MAGNA CARTA: 800 Years Ago the Foundation for Civil Liberties was Laid

| June 7, 2015

Royal Courts Of Justice June 15 marks the 800th anniversary of Magna Carta, also called Magna Carta Libertatum (Latin for “the Great Charter of the Liberties”).  It is the foundation document for Western government and for civil liberties.  It is renewed by every British monarch and embodied in the United States Constitution.  June 15, 1215 is one of the greatest and most forward looking days in history.

In 1215, there was no recognized legal limits on the power of the King of England.  He ruled with such authority as he could support by the power of his armies.  But King John of England was very unpopular, and he faced a revolt by a strong group of rebel barons.  To end that revolt, he met with the barons at Runnymede and agreed to limit his powers.  Most importantly, the King agreed that the limitations would bind all of his successors, and thereby made the power of government subject to the rule of law.

Magna Carta was drafted by the Archbishop of Canterbury, who served as the mediator between King John and the rebel barons.  It was drafted for the security and protection of the nobility, but it provisions were gradually expanded over the years to include all English freemen. When England established its American Colonies, the principles of Magna Carta crossed the Atlantic and were established in those colonial charters.  When the colonies became free and independent States, and when those States became a nation, the same principles were embodied in the United States Constitution.

Magna Carta is the legal fountainhead of our understanding of the limitations on the power of government.  It contains the origins of many of our basic rights, including:

The Right of Liberty under Law: We have also granted to all freemen of our kingdom, for us and our heirs forever, all the underwritten liberties, to be had and held by them and their heirs…  forever.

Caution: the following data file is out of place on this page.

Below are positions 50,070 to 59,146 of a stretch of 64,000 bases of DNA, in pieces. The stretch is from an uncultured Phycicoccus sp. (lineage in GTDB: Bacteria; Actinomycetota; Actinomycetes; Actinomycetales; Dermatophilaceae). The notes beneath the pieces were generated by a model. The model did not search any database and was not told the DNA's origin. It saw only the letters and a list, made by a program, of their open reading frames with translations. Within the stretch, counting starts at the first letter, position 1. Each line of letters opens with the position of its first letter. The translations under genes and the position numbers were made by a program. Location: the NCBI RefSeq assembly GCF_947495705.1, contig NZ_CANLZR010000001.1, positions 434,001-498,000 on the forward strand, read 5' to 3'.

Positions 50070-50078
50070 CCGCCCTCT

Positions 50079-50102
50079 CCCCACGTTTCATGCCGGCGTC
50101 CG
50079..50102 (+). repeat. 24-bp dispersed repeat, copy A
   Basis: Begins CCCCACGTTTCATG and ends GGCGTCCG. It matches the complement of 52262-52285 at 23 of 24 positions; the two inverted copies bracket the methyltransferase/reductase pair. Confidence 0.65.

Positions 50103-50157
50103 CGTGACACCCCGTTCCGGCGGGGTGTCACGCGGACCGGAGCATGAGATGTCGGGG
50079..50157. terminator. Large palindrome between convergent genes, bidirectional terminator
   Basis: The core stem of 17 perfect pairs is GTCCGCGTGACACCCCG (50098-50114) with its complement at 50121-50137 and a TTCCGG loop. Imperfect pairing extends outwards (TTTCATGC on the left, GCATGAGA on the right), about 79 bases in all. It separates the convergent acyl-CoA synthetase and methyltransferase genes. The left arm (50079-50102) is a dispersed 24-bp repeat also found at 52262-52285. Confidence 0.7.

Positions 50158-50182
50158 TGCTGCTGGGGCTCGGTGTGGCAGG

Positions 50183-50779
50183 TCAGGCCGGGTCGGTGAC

The Right of Due Process and Equal Justice: To no one will we sell, to no one will we refuse or delay, right or justice… We will appoint as justices, constables, sheriffs, or bailiffs only such as know the law of the realm and mean to observe it well.

Separation of Church and State: the Church of England shall be free, and shall have all her whole Rights and Liberties inviolable.

The Limit on the Power of Government to Tax Only on Consent: Levy of taxation will require the king have summoned the archbishops, bishops, abbots, earls, and greater barons, severally by our letters.

The Obligation of Government to Respect Private Property: No constable or other bailiff of ours shall take corn or other provisions from anyone without immediately tendering money therefor…

The Right to Carry on Business: All merchants shall have safe and secure exit from England …  with the right to tarry there and to move about as well by land as by water, for buying and selling by the ancient and right customs.

The Right to Travel: It shall be lawful in future for anyone … to leave our kingdom and to return, safe and secure by land and water.

The Right to Pass Your Estate to Your Family: If any freeman shall die intestate, his chattels shall be distributed by the hands of his nearest kinsfolk … saving to every one the debts which the deceased owed to him.

The Rights of Women: A widow, after the death of her husband, shall forthwith and without difficulty have her marriage portion and inheritance … No widow shall be compelled to marry, so long as she prefers to live without a husband.

Magna Carta also established an independent body of 25 barons to monitor and ensure King John’s adherence to the agreement, with penalties that the King was subject to if he violated the liberties assured in it.

Over 800 years, Magna Carta has been often challenged, once annulled by Pope Innocent III, and championed by great English jurists like Sir Edward Coke.  It is a document that has changed the world, and laid out the structure of limited government that we know today.

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